The end of gen:LOCK season one saw Cammie provide much needed upgrades to the team’s holons, leading to a much more cohesive team, able to successfully complete their mission. Similarly, in season two, the series itself goes through upgrades of its own, leading to a more cohesive narrative and grander experience that successfully takes the show to new heights.
gen:LOCK, an animated series, follows a highly skilled team who pilot mechanical robots to help do their part in fighting a war between two warring factions, The Polity and The Union. At stake is the fate of humanity in a futuristic world plagued by a climate disaster. Chase (Michael B. Jordan), Miranda (Dakota Fanning), Cammie (Maisie Williams), Yaz (Golshifteh Farahani), Kazu (Kōichi Yamadera), and Val (Asia Kate Dillon), along with their fellow fighters for The Polity put it all on the line, often sacrificing themselves, their families and their own humanity.
One of the issues with the first season was the glanced over and often generalized good side vs. bad side focus of the war. The Polity, where the gen:LOCK team’s loyalties lie, were in a by the books war with their completely mysterious adversaries, The Union, who have a powerful weapon. Each side’s intentions were not clear as to why they’re at war, and not much was known about the history between the two sides, or the spark which set everything off other than the attack on New York City.
In season two, the writers are aware that the intentions must be made very clear at every turn. We see layers to the story in how each side of the war finds ways to justify their cause while at the same time ultimately betraying what they supposedly stand for. The moral complexities make the viewer question what we were made to believe so far, and possibly even if there is truly a side to root for. The question of who are the good guys in this world is ever present. The season also gives more detail into the intricacies of the war including the smoke which The Union utilizes as a weapon.
Also expanded on in season two is a much more complex visual representation of the mind share space the gen:LOCK team occupies. The team may be stronger than they were, but they still struggle with being open with each other, leading to some very compelling stories of inner growth.
While the story is still mostly geared as Chase’s, we get more glimpses into the past of the rest of the team, providing their motivations to joining the program and why they still struggle to fully open up to one another. Yaz, Cammie, Kazu, Val, each have their inner demons and go through the wringer yet manage to help each other deal with their own baggage. A few characters still need some fleshing out to help understand their motivations and what drives them, but it’s more than we got in season one. Some characters’ roles have changed between seasons due to outcomes of the first season but they weave them in (or out) effectively as the story needs.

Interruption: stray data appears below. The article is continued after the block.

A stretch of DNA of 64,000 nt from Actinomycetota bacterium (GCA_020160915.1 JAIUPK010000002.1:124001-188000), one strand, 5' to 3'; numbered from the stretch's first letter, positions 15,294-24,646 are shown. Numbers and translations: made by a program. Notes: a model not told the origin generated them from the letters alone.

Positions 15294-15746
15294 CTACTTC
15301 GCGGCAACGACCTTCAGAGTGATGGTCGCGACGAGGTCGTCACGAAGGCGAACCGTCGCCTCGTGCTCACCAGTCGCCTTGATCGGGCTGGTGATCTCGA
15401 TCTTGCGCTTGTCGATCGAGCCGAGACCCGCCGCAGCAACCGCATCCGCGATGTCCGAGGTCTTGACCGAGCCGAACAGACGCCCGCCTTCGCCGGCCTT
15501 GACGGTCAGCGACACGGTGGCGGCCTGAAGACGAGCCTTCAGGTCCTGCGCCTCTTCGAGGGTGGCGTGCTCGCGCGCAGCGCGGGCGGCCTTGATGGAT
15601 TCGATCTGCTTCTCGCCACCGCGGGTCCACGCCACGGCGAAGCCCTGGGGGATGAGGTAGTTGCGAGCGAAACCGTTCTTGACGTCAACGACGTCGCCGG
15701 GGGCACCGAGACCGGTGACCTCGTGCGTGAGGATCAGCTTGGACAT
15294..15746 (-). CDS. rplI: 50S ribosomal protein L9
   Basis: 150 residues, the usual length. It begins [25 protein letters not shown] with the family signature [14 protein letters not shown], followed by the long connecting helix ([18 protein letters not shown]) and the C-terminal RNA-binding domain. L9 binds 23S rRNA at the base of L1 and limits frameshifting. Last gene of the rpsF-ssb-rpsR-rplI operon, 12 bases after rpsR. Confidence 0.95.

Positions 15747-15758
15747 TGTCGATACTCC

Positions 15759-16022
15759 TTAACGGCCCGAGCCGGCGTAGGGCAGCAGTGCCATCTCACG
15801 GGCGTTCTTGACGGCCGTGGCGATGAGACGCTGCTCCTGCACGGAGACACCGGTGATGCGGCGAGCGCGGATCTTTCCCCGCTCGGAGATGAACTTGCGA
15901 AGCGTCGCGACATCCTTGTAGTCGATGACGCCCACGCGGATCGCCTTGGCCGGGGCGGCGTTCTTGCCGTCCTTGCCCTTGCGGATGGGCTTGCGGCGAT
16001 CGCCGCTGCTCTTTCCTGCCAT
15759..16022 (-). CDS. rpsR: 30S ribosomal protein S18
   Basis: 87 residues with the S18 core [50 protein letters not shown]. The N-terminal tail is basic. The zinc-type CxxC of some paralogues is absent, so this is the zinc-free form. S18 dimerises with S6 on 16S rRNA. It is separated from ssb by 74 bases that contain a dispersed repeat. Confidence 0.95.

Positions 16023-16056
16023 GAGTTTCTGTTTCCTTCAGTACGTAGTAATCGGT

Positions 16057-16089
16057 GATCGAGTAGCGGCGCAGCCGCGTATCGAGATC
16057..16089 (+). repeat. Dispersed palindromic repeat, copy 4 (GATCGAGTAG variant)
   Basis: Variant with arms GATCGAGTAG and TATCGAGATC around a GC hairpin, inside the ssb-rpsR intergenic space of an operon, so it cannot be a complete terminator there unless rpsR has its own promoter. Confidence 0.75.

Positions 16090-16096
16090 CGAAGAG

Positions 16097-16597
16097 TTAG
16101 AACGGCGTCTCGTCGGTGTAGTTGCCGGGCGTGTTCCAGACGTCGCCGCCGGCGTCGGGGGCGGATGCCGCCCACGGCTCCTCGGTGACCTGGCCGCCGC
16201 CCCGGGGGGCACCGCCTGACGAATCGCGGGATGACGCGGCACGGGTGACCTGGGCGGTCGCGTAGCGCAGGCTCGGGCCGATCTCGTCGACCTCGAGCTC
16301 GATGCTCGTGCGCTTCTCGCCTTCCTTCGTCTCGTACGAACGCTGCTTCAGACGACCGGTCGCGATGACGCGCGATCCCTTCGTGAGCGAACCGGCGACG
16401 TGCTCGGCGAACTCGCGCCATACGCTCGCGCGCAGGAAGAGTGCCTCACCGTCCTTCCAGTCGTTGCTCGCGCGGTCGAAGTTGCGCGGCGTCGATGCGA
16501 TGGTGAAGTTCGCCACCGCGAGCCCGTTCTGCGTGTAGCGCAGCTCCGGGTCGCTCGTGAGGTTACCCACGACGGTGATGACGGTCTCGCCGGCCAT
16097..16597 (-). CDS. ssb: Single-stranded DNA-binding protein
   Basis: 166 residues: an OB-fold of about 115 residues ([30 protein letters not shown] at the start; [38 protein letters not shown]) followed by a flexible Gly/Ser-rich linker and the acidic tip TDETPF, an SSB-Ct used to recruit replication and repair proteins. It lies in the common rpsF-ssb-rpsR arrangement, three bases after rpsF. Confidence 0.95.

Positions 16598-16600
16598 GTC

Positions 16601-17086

The voice work is still on point and the animation in the battle sequences are visually exciting and grander. In general the animation feels much smoother too. I never really had an issue with the animation style, but it was noticeably better to look at this season.
Over the course of eight episodes, we’re provided with many answers to lingering questions posed in the first season. If something was hinted at in season one, it is pretty much addressed head on. Each one of these mysteries and questions gets folded into the current story and help to expand and build out the story of the new season.
Season two provides a more realized world full of backstory and world building which was missing in the first season. Season one felt more on the surface in terms of the risks, development and story narration. The new season feels more bold, ambitious and willing to take more risks making the contrast between the two very noticeable. When the show takes an unexpected path, it feels more important and carries urgency.
The grittier use of language now as a Max Original series was an unexpected turn. A certain scene in episode three caught me off guard and was intentional to push the boundaries a little further than I expected for the series. In doing so, it helped prepare for additional scenes later in the season that are quite suggestive at times.
By the middle of the season things get quite heavy, truly tapping into the emotional wealth this world has always had the potential for. This season sees the physical, mental and emotional toll on each and every character.
Twists happen each episode, feeling like game changers, keeping the viewer on their toes. With the weekly release schedule, it’s a shame viewers can’t get the payoff immediately as I did binging these screeners, but the suspense will keep viewers wanting more. The season is bold and unafraid to take risks, which pay off more often than not.
A grander vision this season will be much appreciated by the audience and fans who have waited a long time to continue this story. The world of gen:LOCK is still full of so much potential, and hopefully with it’s new home on HBO Max, this will be the first of many more seasons to come!